Going, Going, Gone?

Hong Kong isn’t a very graceful city, but that’s the word I would use to describe its corner buildings, which meet a junction with smooth lines and subtle verve. Buildings with rounded corners are friendly and sensitive to their surroundings, like a courteous houseguest, and they bring to mind the beautiful corner buildings that define the landscapes of many Spanish cities.

The German photographer Michael Wolf has documented many of Hong Kong’s corner buildings in a series inspired by the relentless cycle of urban destruction and construction — most of will soon be redeveloped into tall, inelegant buildings with crude architecture and contempt for their surroundings.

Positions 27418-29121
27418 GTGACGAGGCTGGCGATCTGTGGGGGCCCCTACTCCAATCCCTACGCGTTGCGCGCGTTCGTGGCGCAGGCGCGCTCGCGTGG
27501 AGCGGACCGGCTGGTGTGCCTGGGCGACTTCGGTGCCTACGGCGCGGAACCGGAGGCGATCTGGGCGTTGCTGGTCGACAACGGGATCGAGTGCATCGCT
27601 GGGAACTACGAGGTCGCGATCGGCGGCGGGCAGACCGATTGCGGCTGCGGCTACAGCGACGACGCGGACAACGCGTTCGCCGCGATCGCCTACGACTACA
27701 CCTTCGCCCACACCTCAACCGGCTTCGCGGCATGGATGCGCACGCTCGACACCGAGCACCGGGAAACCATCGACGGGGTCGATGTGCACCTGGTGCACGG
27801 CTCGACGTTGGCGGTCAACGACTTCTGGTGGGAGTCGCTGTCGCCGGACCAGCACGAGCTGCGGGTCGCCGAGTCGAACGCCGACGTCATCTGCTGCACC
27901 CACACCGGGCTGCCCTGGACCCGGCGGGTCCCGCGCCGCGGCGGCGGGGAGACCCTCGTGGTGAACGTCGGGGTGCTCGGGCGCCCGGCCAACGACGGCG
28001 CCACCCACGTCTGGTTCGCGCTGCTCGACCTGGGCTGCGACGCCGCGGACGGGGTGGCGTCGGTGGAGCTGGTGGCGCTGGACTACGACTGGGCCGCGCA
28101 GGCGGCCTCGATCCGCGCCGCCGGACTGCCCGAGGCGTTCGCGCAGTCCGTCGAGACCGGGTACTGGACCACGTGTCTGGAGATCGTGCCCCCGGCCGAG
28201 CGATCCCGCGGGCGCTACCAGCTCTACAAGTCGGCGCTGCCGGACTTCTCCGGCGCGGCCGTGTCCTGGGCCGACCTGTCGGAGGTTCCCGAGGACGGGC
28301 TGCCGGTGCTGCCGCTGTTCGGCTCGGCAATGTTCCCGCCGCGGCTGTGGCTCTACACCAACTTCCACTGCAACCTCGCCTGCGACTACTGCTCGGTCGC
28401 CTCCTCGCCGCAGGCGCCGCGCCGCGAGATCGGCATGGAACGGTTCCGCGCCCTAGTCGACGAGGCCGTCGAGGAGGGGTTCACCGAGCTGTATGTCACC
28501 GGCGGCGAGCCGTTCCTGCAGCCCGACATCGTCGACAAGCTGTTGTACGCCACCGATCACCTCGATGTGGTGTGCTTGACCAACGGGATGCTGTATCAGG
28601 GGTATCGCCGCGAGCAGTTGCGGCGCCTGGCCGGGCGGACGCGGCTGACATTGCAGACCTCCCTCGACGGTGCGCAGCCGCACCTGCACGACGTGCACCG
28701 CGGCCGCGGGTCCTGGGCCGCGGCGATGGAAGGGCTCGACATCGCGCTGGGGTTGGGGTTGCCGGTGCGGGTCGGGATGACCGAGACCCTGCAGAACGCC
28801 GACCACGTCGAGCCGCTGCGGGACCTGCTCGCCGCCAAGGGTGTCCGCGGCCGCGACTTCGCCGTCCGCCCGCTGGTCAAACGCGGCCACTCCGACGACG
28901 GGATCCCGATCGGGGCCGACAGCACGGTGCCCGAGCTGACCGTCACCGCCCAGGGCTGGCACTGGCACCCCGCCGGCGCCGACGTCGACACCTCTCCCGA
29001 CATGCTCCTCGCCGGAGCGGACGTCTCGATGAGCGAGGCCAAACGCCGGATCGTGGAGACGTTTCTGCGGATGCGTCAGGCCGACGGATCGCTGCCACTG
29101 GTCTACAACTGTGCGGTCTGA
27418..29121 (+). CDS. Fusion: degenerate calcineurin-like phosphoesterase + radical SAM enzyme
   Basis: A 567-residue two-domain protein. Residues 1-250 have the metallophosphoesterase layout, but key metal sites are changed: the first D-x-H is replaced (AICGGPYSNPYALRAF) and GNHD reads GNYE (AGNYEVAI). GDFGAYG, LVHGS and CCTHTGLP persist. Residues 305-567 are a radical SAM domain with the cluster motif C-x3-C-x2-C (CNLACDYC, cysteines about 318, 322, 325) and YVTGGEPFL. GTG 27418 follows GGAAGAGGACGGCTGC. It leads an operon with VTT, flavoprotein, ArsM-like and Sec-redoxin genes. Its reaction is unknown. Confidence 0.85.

For the most part, Wolf focused on postwar buildings, but there are still a handful of prewar corner buildings that survive in Sham Shui Po and Cheung Sha Wan, two old Kowloon neighbourhoods that have only recently come under development pressure. These prewar buildings usually have large verandahs — enclosed with windows over the years — and arcaded sidewalks.

Unfortunately, despite their age and architectural significance, nobody is fighting to save them. There are just too many other battles to fight and working-class neighbourhoods like Sham Shui Po are often out of sight, out of mind. So the few old corner buildings that are left are being quickly demolished and replaced by hideous cookie-cutter apartment towers.

This entry was written by Christopher DeWolf , posted on Tuesday May 11 2010at 11:05 am , filed under Architecture, Asia Pacific, Heritage and Preservation, Public Space and tagged , , , . Bookmark the permalink . Post a comment below or leave a trackback: Trackback URL.

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